In perhaps the most difficult year for policing in recent memory, the Prince William County Police Department once again demonstrated itself as a superb organization of men and women who risk their lives for friends, neighbors, and strangers, alike.
The report, which can be found here, reflects an abundantly transparent document highlighting the men and women who make up the Prince William PD, its services to the community, history, crime statistics, and its commitment to professional excellence.
Contrary to the false narrative pushed by noted local media outlets, the statistics show a remarkably disciplined force for a jurisdiction with a population nearing half a million residents.
Despite the number of aggravated assaults on county police officers increasing by 550% from 2019 to 2020 (6 to 39) as a result of the false narrative pushed by the media and certain political corners, Prince William County Police maintained their cool. Out of 163,356 calls for service, only one resulted in a use of force complaint – which was found to be unfounded after a thorough investigation.
From 2016-2020, only 18 allegations of excessive force were made in a county of nearly half a million people, and only one of those 18 were found valid after investigation – a remarkable number. Meanwhile, 682 offenses were committed against members of the Prince William County Police Department during this period.
Furthermore, only four allegations of any type of bias and/or racial profiling were made in 2020. All complaints were investigated and determined to be unfounded. Bringing the five-year total to only 1 out of 36 complaints of bias or racial profiling found credible.
One use of deadly force occurred in 2020. A December 10th call to a home where a man was threatening suicide. After a lengthy encounter, a 79 year-old white male, was fired upon after pointing his weapon at the officers on scene. Upon reviewing the facts and details of the investigation, Ms. Amy Ashworth, the Commonwealth Attorney for Prince William County, ruled the actions of the officers involved in the incident were “…justified and reasonable under the circumstances of this tragic encounter.” Ms. Ashworth stated, “In this incident, the danger posed by the decedent was real… Each of the officers expressed that they believed either they, individually, were in danger of being killed or that the other officers present were in danger of being shot or killed.”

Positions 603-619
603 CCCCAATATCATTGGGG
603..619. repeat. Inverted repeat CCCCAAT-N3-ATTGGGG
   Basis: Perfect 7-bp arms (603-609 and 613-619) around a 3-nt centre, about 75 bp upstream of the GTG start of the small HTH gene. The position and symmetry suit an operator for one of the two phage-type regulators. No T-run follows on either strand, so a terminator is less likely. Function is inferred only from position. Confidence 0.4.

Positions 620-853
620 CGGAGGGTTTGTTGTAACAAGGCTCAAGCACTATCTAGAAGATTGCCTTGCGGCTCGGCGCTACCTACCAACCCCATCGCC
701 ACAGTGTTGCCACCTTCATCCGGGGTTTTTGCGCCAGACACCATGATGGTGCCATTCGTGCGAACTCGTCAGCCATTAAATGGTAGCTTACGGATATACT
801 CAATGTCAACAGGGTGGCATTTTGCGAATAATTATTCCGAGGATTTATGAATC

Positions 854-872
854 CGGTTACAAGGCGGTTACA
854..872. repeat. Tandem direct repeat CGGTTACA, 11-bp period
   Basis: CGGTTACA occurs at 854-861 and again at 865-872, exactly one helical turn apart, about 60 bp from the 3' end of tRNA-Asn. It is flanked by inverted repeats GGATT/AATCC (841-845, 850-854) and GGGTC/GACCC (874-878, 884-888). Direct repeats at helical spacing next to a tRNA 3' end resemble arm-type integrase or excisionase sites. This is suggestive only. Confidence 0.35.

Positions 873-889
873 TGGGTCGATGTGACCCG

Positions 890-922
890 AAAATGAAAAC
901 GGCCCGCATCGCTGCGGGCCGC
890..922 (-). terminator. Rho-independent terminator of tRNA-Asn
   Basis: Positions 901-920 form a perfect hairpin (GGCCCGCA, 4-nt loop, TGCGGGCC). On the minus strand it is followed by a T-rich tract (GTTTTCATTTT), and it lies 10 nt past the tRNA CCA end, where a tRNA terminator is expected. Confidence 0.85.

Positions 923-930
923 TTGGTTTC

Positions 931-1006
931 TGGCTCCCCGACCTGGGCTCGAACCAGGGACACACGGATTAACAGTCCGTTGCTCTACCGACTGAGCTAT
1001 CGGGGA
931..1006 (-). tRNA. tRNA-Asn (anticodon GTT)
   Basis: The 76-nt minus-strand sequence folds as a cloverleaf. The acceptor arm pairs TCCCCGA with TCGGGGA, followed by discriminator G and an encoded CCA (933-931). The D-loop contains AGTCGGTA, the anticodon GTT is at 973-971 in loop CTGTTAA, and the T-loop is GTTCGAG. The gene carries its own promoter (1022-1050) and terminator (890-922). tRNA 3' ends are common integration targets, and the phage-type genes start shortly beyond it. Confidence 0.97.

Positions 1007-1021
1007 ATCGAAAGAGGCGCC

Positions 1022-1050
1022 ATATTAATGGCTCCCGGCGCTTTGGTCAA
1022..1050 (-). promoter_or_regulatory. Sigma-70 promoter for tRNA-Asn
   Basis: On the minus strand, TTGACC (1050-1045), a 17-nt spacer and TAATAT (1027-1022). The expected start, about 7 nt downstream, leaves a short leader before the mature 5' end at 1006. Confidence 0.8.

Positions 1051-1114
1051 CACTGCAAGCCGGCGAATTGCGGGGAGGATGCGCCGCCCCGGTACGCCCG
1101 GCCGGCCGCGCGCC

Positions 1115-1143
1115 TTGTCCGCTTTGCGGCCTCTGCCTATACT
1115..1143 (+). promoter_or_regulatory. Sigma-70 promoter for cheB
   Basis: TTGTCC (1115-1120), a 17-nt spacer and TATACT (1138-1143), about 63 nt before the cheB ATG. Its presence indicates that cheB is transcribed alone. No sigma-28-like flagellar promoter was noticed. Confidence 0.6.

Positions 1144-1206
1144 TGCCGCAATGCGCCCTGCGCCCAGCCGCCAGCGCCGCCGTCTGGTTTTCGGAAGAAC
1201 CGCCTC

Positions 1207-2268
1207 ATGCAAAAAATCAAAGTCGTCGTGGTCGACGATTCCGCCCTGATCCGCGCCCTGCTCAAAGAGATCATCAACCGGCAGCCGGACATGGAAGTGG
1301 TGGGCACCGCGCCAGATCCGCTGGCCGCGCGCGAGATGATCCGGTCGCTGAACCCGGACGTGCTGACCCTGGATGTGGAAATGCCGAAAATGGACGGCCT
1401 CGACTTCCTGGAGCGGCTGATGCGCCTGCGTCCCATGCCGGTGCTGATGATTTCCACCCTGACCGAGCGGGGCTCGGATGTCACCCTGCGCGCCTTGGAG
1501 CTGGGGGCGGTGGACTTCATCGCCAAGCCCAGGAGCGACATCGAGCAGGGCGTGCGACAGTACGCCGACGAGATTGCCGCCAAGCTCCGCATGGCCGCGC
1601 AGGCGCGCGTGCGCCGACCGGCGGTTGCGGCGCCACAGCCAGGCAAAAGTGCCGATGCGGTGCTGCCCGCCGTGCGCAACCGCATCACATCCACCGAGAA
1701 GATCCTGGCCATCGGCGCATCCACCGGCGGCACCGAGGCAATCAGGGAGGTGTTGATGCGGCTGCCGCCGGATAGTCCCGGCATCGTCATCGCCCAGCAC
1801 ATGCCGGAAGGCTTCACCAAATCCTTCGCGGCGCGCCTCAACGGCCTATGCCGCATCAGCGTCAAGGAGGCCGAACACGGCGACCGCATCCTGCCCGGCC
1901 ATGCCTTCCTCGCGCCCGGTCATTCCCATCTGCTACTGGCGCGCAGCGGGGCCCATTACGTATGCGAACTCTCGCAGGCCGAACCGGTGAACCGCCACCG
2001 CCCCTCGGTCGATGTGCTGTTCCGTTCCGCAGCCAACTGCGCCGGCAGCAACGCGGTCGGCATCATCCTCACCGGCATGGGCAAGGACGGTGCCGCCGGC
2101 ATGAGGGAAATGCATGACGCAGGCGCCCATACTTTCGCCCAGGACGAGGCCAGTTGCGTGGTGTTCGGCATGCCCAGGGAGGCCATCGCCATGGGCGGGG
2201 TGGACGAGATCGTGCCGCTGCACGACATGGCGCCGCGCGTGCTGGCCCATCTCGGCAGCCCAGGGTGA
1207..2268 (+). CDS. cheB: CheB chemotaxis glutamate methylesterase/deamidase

Due to such exemplary results, he Prince William County Police Department has sustained overwhelming support from the community they serve. A scientific community survey was conducted in December of 2020, which showed the department scored in the 92nd percentile or above in terms of resident satisfaction in all nine areas surveyed, including “the fair treatment of everyone, regardless of race, gender, ethnic, or national origin.”
Asked to comment in an e-mail on the use of force numbers by The Washington Post last month, Supervisor Vega responded:
“Prince William County Police use force when someone is resisting arrest. To suggest race as a motivator would be to push a narrative that doesn’t exist here in the county.
I’d refer you to page 87 of the report. In the past five years, 1 of 16 excessive force complaints and 1 of 36 complaints of bias have been sustained.
The report demonstrated once again that Prince William County’s Police Department is professional and top notch, albeit somewhat understaffed.”
Unsurprisingly, the requestor and author of The Washington Post article did not publish Supervisor Vega’s reply in his story.
– Coles District Staff